Solution Regular Exam
Marks
Q1
1 (a)
Mean =
11.9 $bn
2
SD =
1.3 $bn
1 (b)
Mean =
11.9 $bn
Covar =
0.28
3
SD =
1.5 $bn
(c )
Tchebyshev
P(within 2 SDs of mean) >
0.75
P(outside 2 SDs of mean) <
0.25
P(< mean + 2 * SD) >
0.88
3
Mean + 2 * SD =
10 $bn
Q2
(a)
Binomial
p=
0.46
n=
10
3
P(x=6) =
0.17
(b)
Normal Approx to Binomial
n=
100
np =
46
n(1p) =
54
Since these are >5, we can use the Normal Approximation
Mean =
46
SD =
4.98
z=
2.71
Prob from table =
0.5
5
P(>60) =
0
1 (c )
Maybe
There is a 17% chance of getting 6/10 satisfied with ineffective training
1
This % is not small enough to prove the training was effective
Marks
Q3
(a)
1
P(X>0)=P(z>15/25)=P(z>0.6)=
1
0.5+0.2257=0.7257
(b)
1
P(x>y)=P(xy>0)
1
E=5
1
s.d. = sqrt(25^2+35^2)
43.01
1
P(XY>0)=P(z>5/43.01161)=P(z>0.1162)=
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1
0.50.0478=
0.45
(c )
Pr(X>R)=0.3
1
Pr(z>(R20)/35)=0.3
1
(R20)/35=0.525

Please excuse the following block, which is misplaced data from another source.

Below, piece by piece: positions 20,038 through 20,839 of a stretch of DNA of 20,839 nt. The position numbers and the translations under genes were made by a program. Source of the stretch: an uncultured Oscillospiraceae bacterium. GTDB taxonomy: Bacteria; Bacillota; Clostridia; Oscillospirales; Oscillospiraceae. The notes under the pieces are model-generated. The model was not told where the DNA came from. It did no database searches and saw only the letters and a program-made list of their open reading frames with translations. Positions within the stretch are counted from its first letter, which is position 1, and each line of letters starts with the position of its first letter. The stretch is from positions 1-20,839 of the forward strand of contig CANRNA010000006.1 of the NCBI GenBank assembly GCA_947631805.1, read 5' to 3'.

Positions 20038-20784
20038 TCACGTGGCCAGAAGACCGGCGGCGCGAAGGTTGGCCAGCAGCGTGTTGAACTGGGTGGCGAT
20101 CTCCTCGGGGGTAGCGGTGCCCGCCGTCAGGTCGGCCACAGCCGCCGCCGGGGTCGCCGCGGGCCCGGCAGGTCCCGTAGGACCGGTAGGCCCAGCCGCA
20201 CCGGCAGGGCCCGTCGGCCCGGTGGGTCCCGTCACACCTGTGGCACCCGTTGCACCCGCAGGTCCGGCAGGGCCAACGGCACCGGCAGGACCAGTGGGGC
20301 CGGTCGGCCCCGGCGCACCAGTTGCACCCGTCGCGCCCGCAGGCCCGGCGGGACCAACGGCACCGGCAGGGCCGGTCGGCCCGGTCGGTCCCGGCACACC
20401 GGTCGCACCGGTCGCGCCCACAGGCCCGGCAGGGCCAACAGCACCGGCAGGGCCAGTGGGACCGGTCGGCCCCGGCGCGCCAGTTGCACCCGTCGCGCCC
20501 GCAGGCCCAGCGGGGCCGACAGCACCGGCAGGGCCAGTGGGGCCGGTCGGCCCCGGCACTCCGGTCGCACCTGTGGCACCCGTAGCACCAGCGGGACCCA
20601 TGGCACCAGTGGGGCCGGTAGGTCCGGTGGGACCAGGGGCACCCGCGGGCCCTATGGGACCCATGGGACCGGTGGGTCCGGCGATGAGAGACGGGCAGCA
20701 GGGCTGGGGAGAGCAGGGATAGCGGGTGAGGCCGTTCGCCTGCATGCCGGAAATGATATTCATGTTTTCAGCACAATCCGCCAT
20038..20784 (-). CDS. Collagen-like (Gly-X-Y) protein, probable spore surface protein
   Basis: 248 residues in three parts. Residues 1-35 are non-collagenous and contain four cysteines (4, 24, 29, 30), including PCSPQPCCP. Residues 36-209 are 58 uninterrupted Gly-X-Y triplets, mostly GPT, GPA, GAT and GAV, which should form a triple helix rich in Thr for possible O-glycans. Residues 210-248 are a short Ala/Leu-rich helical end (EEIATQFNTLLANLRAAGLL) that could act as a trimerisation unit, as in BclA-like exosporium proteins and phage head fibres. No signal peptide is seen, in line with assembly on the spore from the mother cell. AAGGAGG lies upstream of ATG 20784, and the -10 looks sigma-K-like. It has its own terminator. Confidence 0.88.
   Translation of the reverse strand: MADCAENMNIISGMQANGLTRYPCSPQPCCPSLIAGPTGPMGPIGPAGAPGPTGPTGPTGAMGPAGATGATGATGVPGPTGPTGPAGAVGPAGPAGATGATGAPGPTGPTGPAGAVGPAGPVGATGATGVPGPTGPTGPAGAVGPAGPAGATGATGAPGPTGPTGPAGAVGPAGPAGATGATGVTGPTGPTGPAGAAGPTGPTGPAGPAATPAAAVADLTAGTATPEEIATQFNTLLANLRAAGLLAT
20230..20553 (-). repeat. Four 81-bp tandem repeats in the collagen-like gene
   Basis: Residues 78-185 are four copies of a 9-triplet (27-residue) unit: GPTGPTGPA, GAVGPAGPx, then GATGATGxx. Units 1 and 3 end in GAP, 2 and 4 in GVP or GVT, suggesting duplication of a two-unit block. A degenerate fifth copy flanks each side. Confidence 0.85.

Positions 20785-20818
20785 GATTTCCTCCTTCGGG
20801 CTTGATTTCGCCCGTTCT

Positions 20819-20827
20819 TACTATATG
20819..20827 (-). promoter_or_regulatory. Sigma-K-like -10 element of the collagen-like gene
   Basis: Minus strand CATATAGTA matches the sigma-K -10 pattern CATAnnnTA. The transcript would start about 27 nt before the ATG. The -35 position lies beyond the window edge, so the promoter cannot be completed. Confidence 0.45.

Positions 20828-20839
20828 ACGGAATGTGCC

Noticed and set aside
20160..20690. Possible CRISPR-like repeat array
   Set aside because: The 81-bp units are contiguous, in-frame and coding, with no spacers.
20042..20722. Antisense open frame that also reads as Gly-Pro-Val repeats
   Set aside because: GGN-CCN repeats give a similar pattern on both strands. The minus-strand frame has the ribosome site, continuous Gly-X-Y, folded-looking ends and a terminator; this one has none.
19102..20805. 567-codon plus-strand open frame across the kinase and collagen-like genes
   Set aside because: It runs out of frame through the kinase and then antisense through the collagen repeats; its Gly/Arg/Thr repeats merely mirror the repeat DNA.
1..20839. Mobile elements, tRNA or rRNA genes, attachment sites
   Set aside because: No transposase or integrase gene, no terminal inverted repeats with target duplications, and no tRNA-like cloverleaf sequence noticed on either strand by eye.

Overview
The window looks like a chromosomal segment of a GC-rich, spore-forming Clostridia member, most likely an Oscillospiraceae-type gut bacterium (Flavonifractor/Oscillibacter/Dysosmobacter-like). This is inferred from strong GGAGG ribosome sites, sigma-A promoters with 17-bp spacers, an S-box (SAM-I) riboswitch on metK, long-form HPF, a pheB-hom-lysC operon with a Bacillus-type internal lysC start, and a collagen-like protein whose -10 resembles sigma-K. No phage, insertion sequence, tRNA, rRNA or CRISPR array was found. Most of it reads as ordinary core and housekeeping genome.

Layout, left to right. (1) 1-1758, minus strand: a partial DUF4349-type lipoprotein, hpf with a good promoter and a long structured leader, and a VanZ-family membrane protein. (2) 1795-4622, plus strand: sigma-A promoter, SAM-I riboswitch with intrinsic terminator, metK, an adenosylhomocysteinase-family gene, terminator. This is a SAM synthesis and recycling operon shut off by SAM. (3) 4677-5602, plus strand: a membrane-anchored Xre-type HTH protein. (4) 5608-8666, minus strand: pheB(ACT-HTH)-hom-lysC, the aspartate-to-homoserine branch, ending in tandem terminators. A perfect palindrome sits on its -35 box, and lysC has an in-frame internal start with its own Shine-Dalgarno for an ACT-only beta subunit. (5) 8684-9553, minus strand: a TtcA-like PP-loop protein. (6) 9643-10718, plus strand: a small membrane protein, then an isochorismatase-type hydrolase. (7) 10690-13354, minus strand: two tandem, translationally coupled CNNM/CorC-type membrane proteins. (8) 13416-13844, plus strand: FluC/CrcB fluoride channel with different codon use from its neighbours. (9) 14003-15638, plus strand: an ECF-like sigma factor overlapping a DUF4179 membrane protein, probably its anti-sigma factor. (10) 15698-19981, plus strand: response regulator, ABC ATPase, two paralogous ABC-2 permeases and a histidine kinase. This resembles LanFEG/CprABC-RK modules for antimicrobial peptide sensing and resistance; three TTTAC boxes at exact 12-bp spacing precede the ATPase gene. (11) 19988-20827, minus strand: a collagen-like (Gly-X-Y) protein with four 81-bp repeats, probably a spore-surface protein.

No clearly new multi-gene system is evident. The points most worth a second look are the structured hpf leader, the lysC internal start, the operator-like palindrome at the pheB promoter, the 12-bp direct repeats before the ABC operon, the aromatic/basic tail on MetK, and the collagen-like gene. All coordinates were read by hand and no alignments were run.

1
R=
38.38
Q4
(a)
28,000
29,000
27,000
28,000
25,000
35,000
24,000
28,000
1
mean
28,100
10000
810000
1210000
10000
9610000 47610000 16810000
10000
1
sd
5342.7
1
need to find prob(x_bar>28100)
1
this is equivalent to P(t
4.79 )
1
with d.f. = 9
1
This probability is < 0.005, i.e., very small. So, the official is wrong
(b)
1
x_bar=N(20,000, 8,000/sqrt(60))
s.d. =
1032.8
1
P(x_bar<18,000)=P(z<(18,00020,000)/1033)=P(z<1.94)=
1
0.50.4738=0.0262
(c )
1
We can use CLT and the result will be approximately the same
Qu.#5
10
2
a.
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 Winter '09
 na
 Probability theory, consultant, ml, tles

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